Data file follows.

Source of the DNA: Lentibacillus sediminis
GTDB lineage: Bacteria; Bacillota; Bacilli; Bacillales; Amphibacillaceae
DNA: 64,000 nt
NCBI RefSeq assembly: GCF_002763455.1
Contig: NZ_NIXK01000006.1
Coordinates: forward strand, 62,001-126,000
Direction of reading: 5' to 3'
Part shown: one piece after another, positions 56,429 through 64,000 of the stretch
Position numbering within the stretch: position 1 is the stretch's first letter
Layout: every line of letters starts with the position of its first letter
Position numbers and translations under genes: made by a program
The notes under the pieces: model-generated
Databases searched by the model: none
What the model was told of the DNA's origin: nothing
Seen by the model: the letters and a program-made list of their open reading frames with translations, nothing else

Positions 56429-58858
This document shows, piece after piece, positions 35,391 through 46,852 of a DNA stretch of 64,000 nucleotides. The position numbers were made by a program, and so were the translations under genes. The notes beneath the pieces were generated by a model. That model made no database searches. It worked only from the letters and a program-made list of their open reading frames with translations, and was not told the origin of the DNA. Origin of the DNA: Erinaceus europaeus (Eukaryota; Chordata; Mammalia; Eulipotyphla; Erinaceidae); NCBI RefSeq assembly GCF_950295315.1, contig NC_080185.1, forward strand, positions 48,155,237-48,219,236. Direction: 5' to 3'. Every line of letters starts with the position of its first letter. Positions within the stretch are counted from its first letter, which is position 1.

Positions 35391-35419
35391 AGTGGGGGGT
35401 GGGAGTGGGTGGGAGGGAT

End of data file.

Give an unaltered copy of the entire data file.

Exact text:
Source of the DNA: Lentibacillus sediminis
GTDB lineage: Bacteria; Bacillota; Bacilli; Bacillales; Amphibacillaceae
DNA: 64,000 nt
NCBI RefSeq assembly: GCF_002763455.1
Contig: NZ_NIXK01000006.1
Coordinates: forward strand, 62,001-126,000
Direction of reading: 5' to 3'
Part shown: one piece after another, positions 56,429 through 64,000 of the stretch
Position numbering within the stretch: position 1 is the stretch's first letter
Layout: every line of letters starts with the position of its first letter
Position numbers and translations under genes: made by a program
The notes under the pieces: model-generated
Databases searched by the model: none
What the model was told of the DNA's origin: nothing
Seen by the model: the letters and a program-made list of their open reading frames with translations, nothing else

Positions 56429-58858
This document shows, piece after piece, positions 35,391 through 46,852 of a DNA stretch of 64,000 nucleotides. The position numbers were made by a program, and so were the translations under genes. The notes beneath the pieces were generated by a model. That model made no database searches. It worked only from the letters and a program-made list of their open reading frames with translations, and was not told the origin of the DNA. Origin of the DNA: Erinaceus europaeus (Eukaryota; Chordata; Mammalia; Eulipotyphla; Erinaceidae); NCBI RefSeq assembly GCF_950295315.1, contig NC_080185.1, forward strand, positions 48,155,237-48,219,236. Direction: 5' to 3'. Every line of letters starts with the position of its first letter. Positions within the stretch are counted from its first letter, which is position 1.

Positions 35391-35419
35391 AGTGGGGGGT
35401 GGGAGTGGGTGGGAGGGAT